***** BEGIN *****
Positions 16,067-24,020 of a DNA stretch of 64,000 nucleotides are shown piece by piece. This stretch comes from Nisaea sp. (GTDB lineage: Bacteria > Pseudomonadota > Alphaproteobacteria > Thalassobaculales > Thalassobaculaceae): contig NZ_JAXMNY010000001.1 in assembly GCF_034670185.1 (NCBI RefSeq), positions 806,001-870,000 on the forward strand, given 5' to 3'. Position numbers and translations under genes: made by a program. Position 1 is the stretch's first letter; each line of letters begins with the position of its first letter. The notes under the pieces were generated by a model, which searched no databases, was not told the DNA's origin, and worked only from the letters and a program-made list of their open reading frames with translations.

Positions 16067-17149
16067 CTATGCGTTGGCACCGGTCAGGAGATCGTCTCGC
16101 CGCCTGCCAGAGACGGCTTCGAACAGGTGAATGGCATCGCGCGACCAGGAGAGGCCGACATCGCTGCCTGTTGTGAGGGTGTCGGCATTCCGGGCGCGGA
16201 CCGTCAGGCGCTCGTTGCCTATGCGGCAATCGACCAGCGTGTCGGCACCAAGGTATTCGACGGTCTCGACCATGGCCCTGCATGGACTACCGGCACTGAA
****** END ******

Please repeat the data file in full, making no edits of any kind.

Positions 16,067-24,020 of a DNA stretch of 64,000 nucleotides are shown piece by piece. This stretch comes from Nisaea sp. (GTDB lineage: Bacteria > Pseudomonadota > Alphaproteobacteria > Thalassobaculales > Thalassobaculaceae): contig NZ_JAXMNY010000001.1 in assembly GCF_034670185.1 (NCBI RefSeq), positions 806,001-870,000 on the forward strand, given 5' to 3'. Position numbers and translations under genes: made by a program. Position 1 is the stretch's first letter; each line of letters begins with the position of its first letter. The notes under the pieces were generated by a model, which searched no databases, was not told the DNA's origin, and worked only from the letters and a program-made list of their open reading frames with translations.

Positions 16067-17149
16067 CTATGCGTTGGCACCGGTCAGGAGATCGTCTCGC
16101 CGCCTGCCAGAGACGGCTTCGAACAGGTGAATGGCATCGCGCGACCAGGAGAGGCCGACATCGCTGCCTGTTGTGAGGGTGTCGGCATTCCGGGCGCGGA
16201 CCGTCAGGCGCTCGTTGCCTATGCGGCAATCGACCAGCGTGTCGGCACCAAGGTATTCGACGGTCTCGACCATGGCCCTGCATGGACTACCGGCACTGAA